I wonder if introversion is sometimes confused with social anxiety.
I’ve heard people describe their introversion as shyness or difficulty being around people or reluctance to make new relationships.
But to describe it in that way is to misunderstand introversion. Introversion isn’t about social comfort as much as where people get their energy – how we recharge our batteries. Introverts recharge by being alone. Extroverts recharge by being with people. “Ambiverts” recharge by being alone or being with people.
I believe that when such people are trying to describe their introversion they are actually describing their social anxiety – fear of being around people; fear of being rejected; fear of being humiliated. The former is part of their temperament; the latter is part of their heart and mind.
Both introverts and extroverts have social anxiety (believe it or not). The danger for introverts is that they dress up social anxiety as introversion thereby opting out of social openness, gracious hospitality, and kingdom witness with their neighbors. The casualty is not only missing out on the mission but also the formation of God driving fear out of our hearts with God’s perfect love.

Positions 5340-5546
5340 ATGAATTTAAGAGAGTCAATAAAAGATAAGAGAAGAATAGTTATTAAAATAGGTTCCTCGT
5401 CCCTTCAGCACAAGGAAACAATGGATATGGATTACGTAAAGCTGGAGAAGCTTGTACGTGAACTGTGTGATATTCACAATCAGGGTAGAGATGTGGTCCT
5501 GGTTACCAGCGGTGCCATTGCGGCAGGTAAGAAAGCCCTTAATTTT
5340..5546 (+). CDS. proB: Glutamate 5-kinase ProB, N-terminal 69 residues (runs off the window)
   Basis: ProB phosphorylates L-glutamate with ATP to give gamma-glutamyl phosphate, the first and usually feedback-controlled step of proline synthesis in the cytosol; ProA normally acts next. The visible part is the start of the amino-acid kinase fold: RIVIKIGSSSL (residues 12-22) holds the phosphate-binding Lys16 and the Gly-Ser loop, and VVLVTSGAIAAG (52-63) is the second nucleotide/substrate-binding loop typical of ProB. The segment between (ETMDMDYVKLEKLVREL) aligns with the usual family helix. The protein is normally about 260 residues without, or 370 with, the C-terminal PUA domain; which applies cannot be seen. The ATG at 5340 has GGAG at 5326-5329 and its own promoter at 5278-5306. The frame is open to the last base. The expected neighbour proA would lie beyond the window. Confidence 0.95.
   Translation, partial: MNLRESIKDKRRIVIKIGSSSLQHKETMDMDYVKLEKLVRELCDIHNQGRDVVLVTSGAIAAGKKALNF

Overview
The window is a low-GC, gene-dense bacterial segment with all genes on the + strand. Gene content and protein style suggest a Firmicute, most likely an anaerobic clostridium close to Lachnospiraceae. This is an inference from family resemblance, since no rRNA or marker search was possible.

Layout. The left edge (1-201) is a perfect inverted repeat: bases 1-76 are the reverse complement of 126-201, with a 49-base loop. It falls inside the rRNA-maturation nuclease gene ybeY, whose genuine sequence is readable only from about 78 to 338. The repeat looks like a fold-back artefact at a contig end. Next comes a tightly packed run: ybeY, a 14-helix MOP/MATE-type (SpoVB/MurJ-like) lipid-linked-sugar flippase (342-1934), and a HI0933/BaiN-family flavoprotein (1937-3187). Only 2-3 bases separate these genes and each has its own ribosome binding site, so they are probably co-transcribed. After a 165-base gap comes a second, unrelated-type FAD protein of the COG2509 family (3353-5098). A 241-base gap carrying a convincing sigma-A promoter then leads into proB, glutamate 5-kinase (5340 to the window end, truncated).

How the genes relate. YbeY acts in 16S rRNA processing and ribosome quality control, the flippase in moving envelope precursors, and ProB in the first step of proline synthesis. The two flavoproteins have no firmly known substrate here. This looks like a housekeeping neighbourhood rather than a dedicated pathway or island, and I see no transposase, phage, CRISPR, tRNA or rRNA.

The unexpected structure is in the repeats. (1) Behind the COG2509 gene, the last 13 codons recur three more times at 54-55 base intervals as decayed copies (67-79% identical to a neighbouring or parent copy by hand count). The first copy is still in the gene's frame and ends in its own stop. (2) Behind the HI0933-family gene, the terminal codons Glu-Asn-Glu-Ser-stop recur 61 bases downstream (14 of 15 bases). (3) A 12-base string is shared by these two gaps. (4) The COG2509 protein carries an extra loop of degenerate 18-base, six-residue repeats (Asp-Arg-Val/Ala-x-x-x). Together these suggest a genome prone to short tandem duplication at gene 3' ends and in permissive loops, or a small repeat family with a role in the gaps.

The truth is that I know some +10 introverts who are some of the most fruitful evangelists, church planters, and public speakers on the planet. Their introversion is an asset rather than a hindrance for their work.
Cards on the table: I’m an ambivert. I consistently test in the middle of the introversion – extroversion scale on Meyers-Briggs. I usually lean a bit to the extroversion side. This might surprise those who know me – that I’m not more extroverted. My wife is actually more extroverted than I am, and she is less “up front” and “in the center” than I tend to be.
All that to say, I don’t have an agenda to shame introverts. I have too much introversion within me to do so! And I realize that it’s an extroverts’ world – lots of introverts are pressured to act like extroverts. I’m not suggesting that.
I’m simply wondering if we would be more available to joining God in God’s work in this world if we – both introverts and extroverts – paid attention to the social anxiety that inhibits us in relationships. I think we would be.
How do my musings compare with your experience of temperament and social anxiety?